Pathways of Pain and Alternative Methods of Pain Relief
Have you ever wondered why when you stub your toe on the chair in the living room, it helps tremendously to yell out an expletive or two and vigorously rub the area? I may not be able to discuss the basis for such language in this paper, but we will explore the analgesic response to rubbing that toe, in addition to the mechanism of pain and alternative treatments such as acupuncture and transcutaneous electrical nerve stimulation.
In the two previous papers for this class I have chosen to focus upon the inherent power of the brain in relation to healing. Studies of the placebo effect and psychoneuroimmunology have ...view middle of the document...
We would not be able to change our behavior in any way when touching the burning hot dish in the oven, resulting in potentially serious burns. We could not recognize that perhaps we twisted an ankle when walking down the stairs, thus continued walking on that foot would exacerbate the injury to the point of not being able to walk at all. Indeed, pain is not pleasant, but in many cases it is an important way for our nervous system to learn from and react to the environment.
Mechanisms of Pain
What is the mechanism for pain sensation and response? Pain is a sensation characterized by unpleasant perceptual and emotional experiences that trigger various autonomic, psychological, and somatomotor responses. It is believed that this sensation consists basically of two types: 1) rapidly conducted action potentials carried by large- diameter myelinated axons, resulting in the sensation of sharp, well-localized pricking or cutting pain; 2) more slowly propagated action potentials carried by smaller, less heavily myelinated axons, resulting in the sensation of burning or aching pain (1). Variations in pain sensation result from the differences in integration of action potentials from pain receptors and the mechanisms by which pain receptors are stimulated. Usually, pain information originates in the periphery, for example, stubbing the toe. The change in tissue results in the release of substances from neurons adjacent to that tissue, possibly neuropeptides, serotonin, histamine, proteolytic enzymes, and prostaglandins, that activate pain fibers in the skin (2). It is believed that pain receptors are activated by the same stimuli that affect tactile and mechanoreceptors (1), since there may not be any specialized receptors or fibers that respond to noxious stimulation. Action potentials from tactile receptors probably help localize the source of pain and monitor changes in stimuli (1). This may explain why superficial pain is highly localized and perceived as sharp, since there is a high concentration of tactile receptors in the skin which are stimulated simultaneously as the pain receptors. Deep or visceral pain is often perceived as diffuse due to the absence of many mechanoreceptors in more deeper structures (1). Certain receptors have been identified which respond solely to noxious stimulation, called nociceptors. It has become possible to record the discharge frequency of these fibers and directly correlate the activity with the perceived intensity of pain (3).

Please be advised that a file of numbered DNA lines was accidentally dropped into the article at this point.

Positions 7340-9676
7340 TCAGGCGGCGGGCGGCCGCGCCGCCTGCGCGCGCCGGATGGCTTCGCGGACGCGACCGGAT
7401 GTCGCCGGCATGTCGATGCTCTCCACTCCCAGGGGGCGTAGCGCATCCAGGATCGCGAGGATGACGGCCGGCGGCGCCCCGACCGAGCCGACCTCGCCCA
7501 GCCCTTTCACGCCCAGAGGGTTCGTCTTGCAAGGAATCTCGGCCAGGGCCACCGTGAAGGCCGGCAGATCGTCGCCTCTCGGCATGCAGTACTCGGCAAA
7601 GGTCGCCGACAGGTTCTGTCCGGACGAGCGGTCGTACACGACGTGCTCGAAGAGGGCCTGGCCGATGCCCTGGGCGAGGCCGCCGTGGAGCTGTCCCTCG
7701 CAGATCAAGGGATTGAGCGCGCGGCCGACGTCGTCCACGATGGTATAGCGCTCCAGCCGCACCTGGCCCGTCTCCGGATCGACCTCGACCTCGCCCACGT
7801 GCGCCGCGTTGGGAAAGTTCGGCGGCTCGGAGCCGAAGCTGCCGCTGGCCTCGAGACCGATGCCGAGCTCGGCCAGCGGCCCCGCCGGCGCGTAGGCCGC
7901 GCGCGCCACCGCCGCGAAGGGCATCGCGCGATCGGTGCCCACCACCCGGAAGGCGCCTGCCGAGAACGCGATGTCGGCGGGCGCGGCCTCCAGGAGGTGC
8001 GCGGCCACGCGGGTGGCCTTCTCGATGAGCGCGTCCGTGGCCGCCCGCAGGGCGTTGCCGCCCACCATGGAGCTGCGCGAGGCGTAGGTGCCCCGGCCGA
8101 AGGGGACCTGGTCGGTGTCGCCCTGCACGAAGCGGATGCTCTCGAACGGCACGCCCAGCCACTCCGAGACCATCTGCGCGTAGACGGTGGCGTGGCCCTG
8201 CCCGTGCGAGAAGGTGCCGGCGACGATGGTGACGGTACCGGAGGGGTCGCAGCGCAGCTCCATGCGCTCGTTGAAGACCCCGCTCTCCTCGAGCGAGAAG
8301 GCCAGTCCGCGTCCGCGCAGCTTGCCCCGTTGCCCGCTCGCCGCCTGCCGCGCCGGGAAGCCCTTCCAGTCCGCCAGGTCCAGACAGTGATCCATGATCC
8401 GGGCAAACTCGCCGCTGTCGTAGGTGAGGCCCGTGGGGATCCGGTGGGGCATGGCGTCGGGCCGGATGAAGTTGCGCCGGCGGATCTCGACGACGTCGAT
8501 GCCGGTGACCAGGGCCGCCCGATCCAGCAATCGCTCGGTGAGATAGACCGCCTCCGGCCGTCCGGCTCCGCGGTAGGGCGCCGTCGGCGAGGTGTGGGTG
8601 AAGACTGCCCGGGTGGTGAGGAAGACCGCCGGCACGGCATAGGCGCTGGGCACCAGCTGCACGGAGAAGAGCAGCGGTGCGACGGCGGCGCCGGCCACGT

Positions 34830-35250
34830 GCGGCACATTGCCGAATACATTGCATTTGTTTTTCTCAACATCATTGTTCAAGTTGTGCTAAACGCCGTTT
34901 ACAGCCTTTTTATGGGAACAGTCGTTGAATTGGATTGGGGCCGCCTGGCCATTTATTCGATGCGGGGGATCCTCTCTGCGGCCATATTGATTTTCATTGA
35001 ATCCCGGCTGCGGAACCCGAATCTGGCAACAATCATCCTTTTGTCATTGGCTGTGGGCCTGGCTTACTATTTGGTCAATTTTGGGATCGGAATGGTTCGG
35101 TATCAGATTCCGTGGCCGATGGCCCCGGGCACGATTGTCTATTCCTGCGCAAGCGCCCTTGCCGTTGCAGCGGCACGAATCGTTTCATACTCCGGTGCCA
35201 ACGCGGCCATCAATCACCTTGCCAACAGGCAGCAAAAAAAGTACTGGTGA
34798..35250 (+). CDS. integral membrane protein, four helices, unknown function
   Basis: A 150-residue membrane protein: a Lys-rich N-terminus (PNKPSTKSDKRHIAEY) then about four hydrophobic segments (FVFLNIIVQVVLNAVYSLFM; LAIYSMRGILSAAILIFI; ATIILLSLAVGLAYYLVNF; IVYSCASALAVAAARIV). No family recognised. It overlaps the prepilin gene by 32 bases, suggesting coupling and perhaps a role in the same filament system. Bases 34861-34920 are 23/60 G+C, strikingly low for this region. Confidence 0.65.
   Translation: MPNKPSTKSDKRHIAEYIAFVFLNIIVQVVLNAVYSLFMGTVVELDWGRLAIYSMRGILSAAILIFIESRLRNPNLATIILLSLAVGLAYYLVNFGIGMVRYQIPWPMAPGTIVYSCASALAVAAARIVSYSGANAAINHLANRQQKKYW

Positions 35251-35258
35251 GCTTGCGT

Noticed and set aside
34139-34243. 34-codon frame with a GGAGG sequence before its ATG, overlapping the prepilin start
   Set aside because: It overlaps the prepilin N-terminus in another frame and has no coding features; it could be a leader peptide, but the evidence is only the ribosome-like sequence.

The exact form of stimulus- response function is not known, but I we will look at some of the commonly accepted explanations. Concurrent activity in nociceptive and non-nociceptive fibers can strongly affect the perceived intensity of pain, demonstrating that convergence of afferent activity onto neurons in the spinal cord is key for pain mediation (3). Afferent fibers carry the nociceptive information from the periphery to the dorsal horn of the spinal cord. Several tracts in the...